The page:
What Exactly is a Painting Study?

Ok, so I hear this sort of confusion frequently, and I admit the term “study” sounds pretty stuffy and academic. It smacks of homework, research and other stinky school tasks many of us prefer not to revisit. However, in art it is very misunderstood.

Practice? Aww, Do I have to?

First off lets address the old joke: a study is any piece of art that failed. Yeah I know, ha, ha, ha! But not so fast. Truth my friends! Yeah, practice really is that simple. Try, fail, try again. I mean seriously, how many pianists have you heard of that can play through a totally new piece of music the first time without a hitch (pros and Mozart-like prodigies notwithstanding). One of my daughters was a college piano major and she would practice a single piece of music repeatedly in preparation for a performance. First few times was for technical mastery, that is, playing all the correct notes. The more she practiced a piece the more she concentrated on subtleties, changes in volume, tempo and style nuances that turned a collection of notes on a page into a beautiful, personal rendition.

The Talent Myth

So, why is the myth still floating around that a really talented artist can paint a picture right the first time and if YOU can’t, well you better cash in your art chips, honey, cause you ain’t got it (depression ensues). Is that even remotely true or do really accomplished artists practice, plan and work at producing really sensational art? You bet your sweet sketchbook they do! Yeah, I know some artists “get it” quicker than others, but substantial improvement is within everyone’s reach regardless of skill level or talent. Bottom line – why does improvement matter? It increases your joy and satisfaction in the results. If art is a hobby for your enjoyment (in other words you’re not a professional artist trying to please clients or an employer), then improvement is for you and you alone. You need not improve or set your art goals for anyone else. In the end improving for someone else’s sake is a set up for constant disappointment. Never the less, enjoyment increases with every improvement you make and thats 50 years of art experience talking ladies and gents.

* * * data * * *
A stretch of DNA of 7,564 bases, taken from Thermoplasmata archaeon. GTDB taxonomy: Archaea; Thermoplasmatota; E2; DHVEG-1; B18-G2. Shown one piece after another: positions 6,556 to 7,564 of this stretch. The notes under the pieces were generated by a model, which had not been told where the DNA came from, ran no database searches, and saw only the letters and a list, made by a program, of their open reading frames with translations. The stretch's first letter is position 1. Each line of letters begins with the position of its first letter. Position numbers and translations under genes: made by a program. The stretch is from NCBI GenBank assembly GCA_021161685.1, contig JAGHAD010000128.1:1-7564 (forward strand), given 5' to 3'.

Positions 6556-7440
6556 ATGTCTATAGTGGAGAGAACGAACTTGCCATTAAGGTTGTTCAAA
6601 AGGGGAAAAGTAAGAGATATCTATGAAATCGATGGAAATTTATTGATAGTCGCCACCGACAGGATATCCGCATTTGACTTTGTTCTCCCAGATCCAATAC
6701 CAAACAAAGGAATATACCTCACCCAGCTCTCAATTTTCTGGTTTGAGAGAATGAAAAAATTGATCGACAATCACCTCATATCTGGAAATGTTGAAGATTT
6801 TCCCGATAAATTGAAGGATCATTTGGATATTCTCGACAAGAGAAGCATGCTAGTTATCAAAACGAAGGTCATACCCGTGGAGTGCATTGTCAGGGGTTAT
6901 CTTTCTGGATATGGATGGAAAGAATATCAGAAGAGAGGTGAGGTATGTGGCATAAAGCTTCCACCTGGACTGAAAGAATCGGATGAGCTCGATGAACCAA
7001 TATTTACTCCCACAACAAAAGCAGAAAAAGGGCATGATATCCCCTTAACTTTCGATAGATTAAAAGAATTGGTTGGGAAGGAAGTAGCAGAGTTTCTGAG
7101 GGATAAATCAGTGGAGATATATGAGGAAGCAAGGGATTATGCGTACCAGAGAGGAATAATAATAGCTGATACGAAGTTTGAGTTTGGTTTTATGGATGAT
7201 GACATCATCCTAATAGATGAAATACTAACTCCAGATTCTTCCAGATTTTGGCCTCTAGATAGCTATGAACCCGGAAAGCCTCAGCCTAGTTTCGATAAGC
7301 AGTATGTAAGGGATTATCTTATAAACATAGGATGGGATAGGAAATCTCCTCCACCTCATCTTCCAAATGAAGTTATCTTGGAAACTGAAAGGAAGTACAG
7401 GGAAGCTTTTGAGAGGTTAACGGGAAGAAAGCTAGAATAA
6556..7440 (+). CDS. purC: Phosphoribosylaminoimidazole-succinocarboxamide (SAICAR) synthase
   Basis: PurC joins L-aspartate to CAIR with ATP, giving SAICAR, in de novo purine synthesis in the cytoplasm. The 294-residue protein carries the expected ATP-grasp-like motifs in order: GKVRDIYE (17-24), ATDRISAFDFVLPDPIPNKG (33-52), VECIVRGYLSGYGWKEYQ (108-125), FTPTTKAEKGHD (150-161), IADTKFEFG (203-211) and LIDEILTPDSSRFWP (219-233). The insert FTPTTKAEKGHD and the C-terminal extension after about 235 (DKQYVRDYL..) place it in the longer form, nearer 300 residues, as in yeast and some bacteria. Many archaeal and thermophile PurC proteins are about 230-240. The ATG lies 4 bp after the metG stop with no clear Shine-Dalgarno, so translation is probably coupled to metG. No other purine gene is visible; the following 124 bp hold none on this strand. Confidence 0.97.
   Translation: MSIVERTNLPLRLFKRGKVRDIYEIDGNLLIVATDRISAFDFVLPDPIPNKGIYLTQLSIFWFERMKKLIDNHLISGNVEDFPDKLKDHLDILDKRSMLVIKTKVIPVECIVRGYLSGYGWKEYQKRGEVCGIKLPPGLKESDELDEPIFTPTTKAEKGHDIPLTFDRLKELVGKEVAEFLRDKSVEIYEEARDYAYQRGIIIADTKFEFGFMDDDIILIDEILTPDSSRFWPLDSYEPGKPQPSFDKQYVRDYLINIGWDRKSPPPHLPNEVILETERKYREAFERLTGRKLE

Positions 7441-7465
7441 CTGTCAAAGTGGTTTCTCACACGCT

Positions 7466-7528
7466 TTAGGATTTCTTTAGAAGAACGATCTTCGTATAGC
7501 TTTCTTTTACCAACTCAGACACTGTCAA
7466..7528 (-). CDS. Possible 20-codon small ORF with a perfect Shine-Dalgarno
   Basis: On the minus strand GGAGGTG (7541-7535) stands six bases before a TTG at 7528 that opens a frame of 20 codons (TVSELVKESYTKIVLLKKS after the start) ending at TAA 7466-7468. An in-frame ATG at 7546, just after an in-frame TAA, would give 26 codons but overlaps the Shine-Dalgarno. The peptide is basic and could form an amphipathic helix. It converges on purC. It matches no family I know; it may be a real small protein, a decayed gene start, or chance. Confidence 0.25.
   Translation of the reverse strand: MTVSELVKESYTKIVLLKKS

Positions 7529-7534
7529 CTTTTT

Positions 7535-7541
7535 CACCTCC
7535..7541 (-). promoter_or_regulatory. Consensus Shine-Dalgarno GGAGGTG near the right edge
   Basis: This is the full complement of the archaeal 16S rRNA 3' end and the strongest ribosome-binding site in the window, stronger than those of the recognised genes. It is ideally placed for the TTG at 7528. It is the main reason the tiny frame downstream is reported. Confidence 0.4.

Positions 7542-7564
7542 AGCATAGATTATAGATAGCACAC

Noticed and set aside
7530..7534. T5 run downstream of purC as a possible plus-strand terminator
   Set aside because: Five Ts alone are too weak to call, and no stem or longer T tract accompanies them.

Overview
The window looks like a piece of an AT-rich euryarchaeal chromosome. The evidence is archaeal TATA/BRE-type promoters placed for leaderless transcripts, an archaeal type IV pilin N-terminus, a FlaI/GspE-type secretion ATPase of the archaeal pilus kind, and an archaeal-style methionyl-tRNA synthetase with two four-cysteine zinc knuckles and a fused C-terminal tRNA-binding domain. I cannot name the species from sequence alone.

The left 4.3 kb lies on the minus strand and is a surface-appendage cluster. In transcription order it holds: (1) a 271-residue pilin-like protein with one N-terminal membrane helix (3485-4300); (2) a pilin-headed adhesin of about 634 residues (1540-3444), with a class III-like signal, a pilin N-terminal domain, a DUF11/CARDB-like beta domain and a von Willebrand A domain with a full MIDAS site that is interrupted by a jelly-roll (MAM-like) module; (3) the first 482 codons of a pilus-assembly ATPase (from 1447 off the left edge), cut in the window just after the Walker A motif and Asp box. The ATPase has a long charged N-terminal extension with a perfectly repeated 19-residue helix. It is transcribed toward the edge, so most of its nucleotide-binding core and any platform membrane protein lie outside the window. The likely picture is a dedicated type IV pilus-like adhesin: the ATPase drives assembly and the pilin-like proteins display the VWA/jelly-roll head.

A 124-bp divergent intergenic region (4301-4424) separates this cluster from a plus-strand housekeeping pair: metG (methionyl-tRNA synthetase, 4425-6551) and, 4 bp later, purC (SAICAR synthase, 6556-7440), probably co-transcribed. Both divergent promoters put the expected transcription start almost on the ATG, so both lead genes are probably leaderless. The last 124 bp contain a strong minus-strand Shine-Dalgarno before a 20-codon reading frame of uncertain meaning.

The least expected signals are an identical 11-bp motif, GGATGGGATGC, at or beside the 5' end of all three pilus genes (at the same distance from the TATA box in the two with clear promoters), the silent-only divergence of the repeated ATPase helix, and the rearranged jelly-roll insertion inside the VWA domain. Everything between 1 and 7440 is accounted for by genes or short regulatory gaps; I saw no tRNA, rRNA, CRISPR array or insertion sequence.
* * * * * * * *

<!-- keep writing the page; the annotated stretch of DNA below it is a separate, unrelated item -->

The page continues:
Discovery Baby!

Oh, but now it seems we’re back to that stuffy, boring “study” task again. Or are we? If your goal is to draw and paint and that brings you joy and relaxation, then by doing studies, I just gave you an excuse to draw or paint much more often than you did before, and with very little pressure to turn out anything more substantial than a few rough brush strokes or pencil lines. Pardon me for saying so, but isn’t that the sort of fun we used to have with art projects in elementary school? Remember when the idea of a set of crayons and a blank piece of construction paper held nothing but promise and joy? No pressure, no unrealistic standards to follow. Just play and discover! HAH…wait a minute! Did I just possibly define what a study could be for an aspiring adult artist too? Why yes, yes, I believe I did. So back to the question. What exactly is a painting study? Why, playing and discovering of course…while adding the slightly more mature goal of honing skills which in turn fires up your enjoyment of the process. Sweet!

Here are some tips to take a more “studied” approach to drawing and painting.